Fahrenheit 9/11 is not a documentary

Nor is pretty much anything Michael Moore puts on film. It’s flat out appalling how much credence the media lends to Moore’s films by surrepetitiously calling them documentaries. What’s a documentary?

doc·u·men·ta·ry -  2. Presenting facts objectively without editorializing or 
inserting fictional matter, as in a book or film.

That’s right, objectively without editorializing. Moore’s Fahrenheit 9/11 is detailed on the Cannes Film Festival Site as “a documentary that denounces the errors of the Bush government’s policies”. How can an a film “objectively without editorializing” denounce the errors of anyone? Denouncing implies judgement, which obliterates objectiveness. To the average person, calling a film a documentary suggests that it has taken an objective, fact-based approach to the subject matter. By calling the film a documentary rather than a film editorial, they are advancing the agenda that this film is fact rather than what it is – a slanted look at current events – an opinion editorial on film.

Moore intentionally refuses to cover different angles on his subjects, because that wouldn’t satisfy his political agenda. Clearly he has an agenda, his books and public comments are sufficient to establish that. A better documentarian could separate opinion from fact, and give an issue that intrigued them a fair treatment – the director of “Super Size Me” has made it a point that his goal is not to blame the fast food industry, and that the subject also involves personal choice. Moore invokes no such balance in his filmmaking, choosing to give topics treatments that serve his subjective purposes. He deserves a category all his own for feature-length editorials.


8 thoughts on “Fahrenheit 9/11 is not a documentary

  1. Things aren’t unbiased when you simply point out how evil corporations are, or how stupid conservatives are. That’s just how it is, and you should get used to it. Any rational person would draw that conclusion given all of the “angles”, so why bother covering them?

  2. Perhaps Moore’s films don’t fall into the document -category, but biased as they are, I’m glad someone’s taking the time to help shuffle the deck of highest authorities in the US. In any case I fear that electing a democrat to lead the country won’t make much of a difference anyway, let’s see if Kerry will be able to shake off the US’s reputation of being a war-monging nation acting against the will of the UN. Peace out

  3. My key point is that calling them documentaries gives them a greater aura of factual authority than they deserve.

    While I tend to disagree with his views, I fully defend his right to hold and express them. His opinions, combined with other views across the spectrum are a valuable part of American discourse, and help us as a nation reach educated conclusions.

    As for the “will of the UN”, resolutions 1441 and 687 expressed the will of the UN, though they showed no signs of ever enforcing these resolutions by any means other than continued resolutions. Ideally, I wish the UN would have stepped up to the plate and built a United Nations force to get the job done. Still, given the choice between making ourselves subject to will of the UN and exercising our rights as a sovereign nation in the spirit of the UN’s will, I’ll take the latter.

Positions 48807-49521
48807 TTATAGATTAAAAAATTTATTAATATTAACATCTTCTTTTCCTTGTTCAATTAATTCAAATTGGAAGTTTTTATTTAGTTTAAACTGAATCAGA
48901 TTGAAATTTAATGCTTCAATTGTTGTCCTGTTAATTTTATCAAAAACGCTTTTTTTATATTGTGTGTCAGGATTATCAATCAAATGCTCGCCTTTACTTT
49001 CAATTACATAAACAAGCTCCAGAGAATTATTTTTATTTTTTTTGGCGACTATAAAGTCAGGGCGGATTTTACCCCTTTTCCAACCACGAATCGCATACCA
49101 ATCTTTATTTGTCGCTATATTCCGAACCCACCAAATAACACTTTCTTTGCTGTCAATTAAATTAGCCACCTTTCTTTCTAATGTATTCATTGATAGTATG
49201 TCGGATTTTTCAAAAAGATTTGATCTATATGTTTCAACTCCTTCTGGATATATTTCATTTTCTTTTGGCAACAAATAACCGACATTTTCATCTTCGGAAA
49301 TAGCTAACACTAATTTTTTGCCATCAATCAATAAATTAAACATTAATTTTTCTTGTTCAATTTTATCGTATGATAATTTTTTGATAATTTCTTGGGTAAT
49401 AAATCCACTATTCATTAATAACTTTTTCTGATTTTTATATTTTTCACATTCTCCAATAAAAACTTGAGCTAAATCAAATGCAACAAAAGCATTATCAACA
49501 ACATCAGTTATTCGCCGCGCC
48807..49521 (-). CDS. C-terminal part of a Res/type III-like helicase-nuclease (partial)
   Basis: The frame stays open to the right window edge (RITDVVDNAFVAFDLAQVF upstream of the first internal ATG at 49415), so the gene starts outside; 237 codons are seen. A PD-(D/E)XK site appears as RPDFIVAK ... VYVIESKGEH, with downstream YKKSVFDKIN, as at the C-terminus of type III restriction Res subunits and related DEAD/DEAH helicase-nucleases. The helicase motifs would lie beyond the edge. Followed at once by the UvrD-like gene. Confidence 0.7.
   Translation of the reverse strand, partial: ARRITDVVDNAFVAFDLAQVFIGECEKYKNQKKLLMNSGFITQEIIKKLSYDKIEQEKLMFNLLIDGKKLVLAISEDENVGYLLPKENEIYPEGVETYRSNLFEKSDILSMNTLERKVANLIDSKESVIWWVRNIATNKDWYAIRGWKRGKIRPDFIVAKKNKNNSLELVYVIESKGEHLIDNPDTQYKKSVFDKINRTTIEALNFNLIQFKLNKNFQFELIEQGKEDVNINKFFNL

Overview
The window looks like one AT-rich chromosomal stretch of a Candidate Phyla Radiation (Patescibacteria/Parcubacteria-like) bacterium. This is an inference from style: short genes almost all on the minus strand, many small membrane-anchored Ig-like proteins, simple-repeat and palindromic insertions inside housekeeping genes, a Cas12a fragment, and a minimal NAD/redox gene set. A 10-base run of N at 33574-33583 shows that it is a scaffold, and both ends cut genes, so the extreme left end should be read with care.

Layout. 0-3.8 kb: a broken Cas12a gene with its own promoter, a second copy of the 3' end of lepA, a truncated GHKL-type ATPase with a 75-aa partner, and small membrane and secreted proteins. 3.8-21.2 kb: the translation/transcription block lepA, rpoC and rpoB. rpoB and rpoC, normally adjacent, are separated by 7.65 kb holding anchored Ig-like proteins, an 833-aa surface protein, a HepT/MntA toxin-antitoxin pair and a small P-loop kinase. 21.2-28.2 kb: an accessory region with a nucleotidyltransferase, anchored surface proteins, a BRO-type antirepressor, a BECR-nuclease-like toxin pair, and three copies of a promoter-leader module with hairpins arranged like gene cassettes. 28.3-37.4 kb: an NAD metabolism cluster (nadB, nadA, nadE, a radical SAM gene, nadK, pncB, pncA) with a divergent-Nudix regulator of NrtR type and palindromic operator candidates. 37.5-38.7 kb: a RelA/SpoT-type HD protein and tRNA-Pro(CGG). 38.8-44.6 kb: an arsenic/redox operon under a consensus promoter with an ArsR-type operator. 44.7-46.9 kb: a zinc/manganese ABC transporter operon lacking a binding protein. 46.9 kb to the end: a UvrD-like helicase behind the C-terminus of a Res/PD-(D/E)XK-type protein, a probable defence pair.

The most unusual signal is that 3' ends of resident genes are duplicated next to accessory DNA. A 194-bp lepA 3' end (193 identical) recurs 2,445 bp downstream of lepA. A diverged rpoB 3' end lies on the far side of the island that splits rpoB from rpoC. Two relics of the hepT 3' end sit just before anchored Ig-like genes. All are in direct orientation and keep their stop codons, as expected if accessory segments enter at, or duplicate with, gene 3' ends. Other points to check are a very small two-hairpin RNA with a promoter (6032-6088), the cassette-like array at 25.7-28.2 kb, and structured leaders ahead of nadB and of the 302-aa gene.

4. Documentaries haven’t been unbiased since the early 90’s. For the last 10 years+ documentaries have come to be appreciated more and more for their aesthetic value and persuasive ability and not simply their informative content. Moore’s films are documentaries as are many of the other documentaries produced even if they are not totally objective.

  5. Umm, yeah, in case you haven’t noticed, most of my posts ARE Java/Technology related. It’s not my fault if the posts that become “popular” seem to be the off topic ones. Tell your peers not to read the non-Java topics so much.

  6. The beauty is in the eye of the beholder and the conclusions form in the mind of the viewer.

    Some documentaries spell things out visually with the intention of stimulating a certain thought process in the mind of the viewer.

    Michael Moore, as all documentarists, presents facts of his own choosing. You can’t say everything in a documentary or a history book, you must pick those things which you believe will help or cause your audience to inspect the objective reality in a way which will further the wellbeing of the human race (if you are a leftist) or the wellbeing of your immediate family and friends, or people with the same skin tone as you (if you are a rightist.)

  7. Rob, you are right and I wish more people would think critically about stuff like this. On this same note, Dan Rather delivers his daily news commentaries under the banner of “CBS News” on the CBS-owned radio station I listen to. Since Rather’s opinion and spin on the news is not news, Dan Rather should not be “editorializing’ under the auspices of “news”.

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